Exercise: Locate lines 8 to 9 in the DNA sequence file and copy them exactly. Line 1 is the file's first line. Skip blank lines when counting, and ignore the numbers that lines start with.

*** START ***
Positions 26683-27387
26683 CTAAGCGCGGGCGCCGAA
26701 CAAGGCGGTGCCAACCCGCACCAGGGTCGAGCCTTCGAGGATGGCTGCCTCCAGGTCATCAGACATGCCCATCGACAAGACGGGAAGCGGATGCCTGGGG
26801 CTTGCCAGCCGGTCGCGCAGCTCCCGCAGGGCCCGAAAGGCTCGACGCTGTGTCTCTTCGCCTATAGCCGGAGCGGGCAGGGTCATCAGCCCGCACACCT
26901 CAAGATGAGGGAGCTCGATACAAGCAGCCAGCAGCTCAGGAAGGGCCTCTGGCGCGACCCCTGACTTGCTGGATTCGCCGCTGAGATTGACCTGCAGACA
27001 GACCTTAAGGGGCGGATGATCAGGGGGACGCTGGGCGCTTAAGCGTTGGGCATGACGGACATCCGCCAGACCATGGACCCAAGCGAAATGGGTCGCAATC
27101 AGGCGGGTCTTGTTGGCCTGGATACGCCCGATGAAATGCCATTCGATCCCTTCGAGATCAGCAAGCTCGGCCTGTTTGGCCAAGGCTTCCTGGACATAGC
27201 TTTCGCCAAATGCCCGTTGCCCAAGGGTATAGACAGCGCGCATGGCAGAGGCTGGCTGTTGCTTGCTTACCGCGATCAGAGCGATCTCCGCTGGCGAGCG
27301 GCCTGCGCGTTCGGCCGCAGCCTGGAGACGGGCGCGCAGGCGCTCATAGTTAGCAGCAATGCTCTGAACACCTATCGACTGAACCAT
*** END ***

27201 TTTCGCCAAATGCCCGTTGCCCAAGGGTATAGACAGCGCGCATGGCAGAGGCTGGCTGTTGCTTGCTTACCGCGATCAGAGCGATCTCCGCTGGCGAGCG
27301 GCCTGCGCGTTCGGCCGCAGCCTGGAGACGGGCGCGCAGGCGCTCATAGTTAGCAGCAATGCTCTGAACACCTATCGACTGAACCAT